North American Maastrichtian lithological dataset.—Results from the first analysis on the global literature search for dinosaur skin were used to determine which specimens in Lyson and Longrich's (2011) North American Maastrichtian dataset showed skin preservation. Lyson and Longrich (2011) studied 343 specimens of associated remains (two or more bones from the same specimen within 1 m of each other) from 43 public institutions and recorded elements preserved, gross lithology, geologic formation, and year of collection. Footprints were not considered. Lithology was determined from directly examining matrix still adhering to specimens, the literature, or museum staff and records. Lyson and Longrich (2011) also recorded collection methodology for each specimen, showing whether it was collected in a selective manner where only the most complete specimens were excavated or whether it was part of an exhaustive collection where all diagnostic material regardless of completeness was collected. The specimen data were subjected to logistic regression in the R Statistical software package (R Development Core Team 2011) to determine what effects the predictor variables of lithology, collection methodology, and taxonomy had on the likelihood of skin preservation. The 95% probability level was used to evaluate significance.


A thorough review of the literature revealed 180 published examples of preserved skin from both footprints and body fossils. Preserved skin was found throughout most of the major clades of dinosaurs (SOM: tables 1S, 2S) from the 0.3 mm diameter pebble basement-scales of embryonic titanosaurs (Chiappe et al. 1998) to the 125 mm midline feature-scales of Gryposaurus (Parks 1919). Published skin examples were found in 14 countries in Asia, Europe, and the Americas. Most skin examples came from the USA (66), Canada (34), or Greenland (21). Preserved skin was found from the Late Triassic to the end of the Mesozoic with most (88) skin found in the Late Cretaceous and no examples found in the Middle Jurassic. Throughout the literature, hadrosaurids had more body fossil skin examples than any other clade both in total number and in examples per species. However, few footprints contained preserved hadrosaurid skin (2); “theropods” had 15 times as many footprints with skin as hadrosaurids did (SOM: table 2S). Though the genus Edmontosaurus accounted for 25% of the skin preserved for hadrosaurids (SOM: table 1S), skin examples were spread over the diversity of the clade with at least 14 species in Asia and North America exhibiting some skin preservation (Prieto-Márquez 2010b).

The North American Maastrichtian (Lyson and Longrich 2011) dataset included 343 body fossil specimens with 22 displaying skin preservation (SOM: table 3S). A greater proportion of hadrosaurid fossils retained skin compared to other dinosaurs, with 25% of hadrosaurid specimens showing examples of skin. Logistic regression of the North American Maastrichtian data showed that hadrosaurids were 31 times more likely to preserve skin than other coeval dinosaurs with high significance (p = 2.39E-05; Table 1). Both gross lithology (p = 0.35) and collection methodology (p = 0.08) showed no significant increase in odds for preserving skin (Table 1).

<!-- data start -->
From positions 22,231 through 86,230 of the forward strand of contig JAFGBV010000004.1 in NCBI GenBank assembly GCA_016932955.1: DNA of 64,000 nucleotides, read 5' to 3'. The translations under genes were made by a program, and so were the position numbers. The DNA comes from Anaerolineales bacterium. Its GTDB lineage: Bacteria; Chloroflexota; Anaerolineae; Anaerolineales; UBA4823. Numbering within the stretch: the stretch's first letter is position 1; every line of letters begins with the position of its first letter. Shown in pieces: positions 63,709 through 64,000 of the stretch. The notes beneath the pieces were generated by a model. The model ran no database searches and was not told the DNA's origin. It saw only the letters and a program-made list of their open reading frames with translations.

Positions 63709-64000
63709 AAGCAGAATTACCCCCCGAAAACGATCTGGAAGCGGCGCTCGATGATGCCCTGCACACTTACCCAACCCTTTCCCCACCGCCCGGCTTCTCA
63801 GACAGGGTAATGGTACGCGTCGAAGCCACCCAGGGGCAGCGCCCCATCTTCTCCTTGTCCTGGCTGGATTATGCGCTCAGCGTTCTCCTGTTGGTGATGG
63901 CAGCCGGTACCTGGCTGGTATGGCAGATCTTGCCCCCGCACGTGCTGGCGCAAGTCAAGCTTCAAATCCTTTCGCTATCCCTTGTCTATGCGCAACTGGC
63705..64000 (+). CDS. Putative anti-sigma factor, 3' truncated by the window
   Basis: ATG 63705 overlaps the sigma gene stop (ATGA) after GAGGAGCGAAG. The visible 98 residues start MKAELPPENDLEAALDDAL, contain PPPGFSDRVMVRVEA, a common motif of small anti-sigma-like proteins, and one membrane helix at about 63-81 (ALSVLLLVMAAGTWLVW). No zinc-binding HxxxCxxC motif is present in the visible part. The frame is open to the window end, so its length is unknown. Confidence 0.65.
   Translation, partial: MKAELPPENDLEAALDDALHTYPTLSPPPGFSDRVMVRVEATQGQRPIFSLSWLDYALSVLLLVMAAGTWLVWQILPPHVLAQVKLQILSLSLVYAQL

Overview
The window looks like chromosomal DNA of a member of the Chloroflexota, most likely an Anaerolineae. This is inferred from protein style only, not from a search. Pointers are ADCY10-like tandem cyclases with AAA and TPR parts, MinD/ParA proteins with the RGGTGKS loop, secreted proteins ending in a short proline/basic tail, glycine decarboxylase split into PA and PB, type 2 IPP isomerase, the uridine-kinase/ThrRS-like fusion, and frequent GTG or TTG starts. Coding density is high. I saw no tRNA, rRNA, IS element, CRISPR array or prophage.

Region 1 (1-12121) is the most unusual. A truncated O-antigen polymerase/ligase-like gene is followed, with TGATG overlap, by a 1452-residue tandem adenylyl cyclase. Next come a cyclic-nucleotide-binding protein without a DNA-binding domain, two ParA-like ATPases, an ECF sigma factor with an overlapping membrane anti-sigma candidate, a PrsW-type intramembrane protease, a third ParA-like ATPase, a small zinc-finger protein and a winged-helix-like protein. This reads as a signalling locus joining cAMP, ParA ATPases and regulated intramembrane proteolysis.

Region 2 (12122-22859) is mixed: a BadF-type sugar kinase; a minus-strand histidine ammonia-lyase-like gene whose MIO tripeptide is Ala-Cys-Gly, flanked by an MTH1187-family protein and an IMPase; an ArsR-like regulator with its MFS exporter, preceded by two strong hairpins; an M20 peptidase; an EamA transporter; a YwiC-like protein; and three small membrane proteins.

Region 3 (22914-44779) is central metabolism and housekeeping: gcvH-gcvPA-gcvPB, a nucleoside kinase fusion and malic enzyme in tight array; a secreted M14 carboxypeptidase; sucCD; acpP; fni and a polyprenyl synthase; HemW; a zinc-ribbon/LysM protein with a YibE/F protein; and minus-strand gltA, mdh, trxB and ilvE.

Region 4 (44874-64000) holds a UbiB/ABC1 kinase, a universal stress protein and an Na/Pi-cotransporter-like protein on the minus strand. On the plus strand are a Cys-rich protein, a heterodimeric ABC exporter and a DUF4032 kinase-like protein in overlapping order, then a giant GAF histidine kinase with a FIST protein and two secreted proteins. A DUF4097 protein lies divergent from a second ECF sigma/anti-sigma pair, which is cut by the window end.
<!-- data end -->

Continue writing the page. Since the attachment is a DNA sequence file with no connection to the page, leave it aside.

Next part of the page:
Table 1.

Increased odds of preserving skin from logistic regression of Maastrichtian lithology dataset. A p value of less than 0.05 is considered significant. Original data modified from Lyson and Longrich (2011).



Analysis of published specimens of dinosaur skin (SOM: table 2S) and a more detailed set of fossil specimens from the North American Maastrichtian (SOM: table 3S) demonstrates that more preserved dinosaur skin is found on hadrosaurids and that a greater proportion of hadrosaurid fossils contain preserved skin than in other dinosaurs. These biases could exist for several reasons. The number of skin examples known from a particular geologic period or formation is most certainly influenced by geological (rock record incompleteness), biological (dinosaur diversity) and human (variable study effort) filters. The number of skin examples per period does follow the general upward trend toward the end-Cretaceous of both the number of named formations in the USGS lexicon (Peters and Foote 2001) and the number of recognized dinosaur species (Wang and Dodson 2006), but rough comparisons to simple and redundant sampling proxies are inappropriate for understanding large biases like these (Benton et al. 2011). Comparing skin preservation among many species collected with varying intensities from similar formations in one geographic area and geological period like the North American Maastrichtian drastically reduces any possible large scale bias from human or geological sampling incompleteness.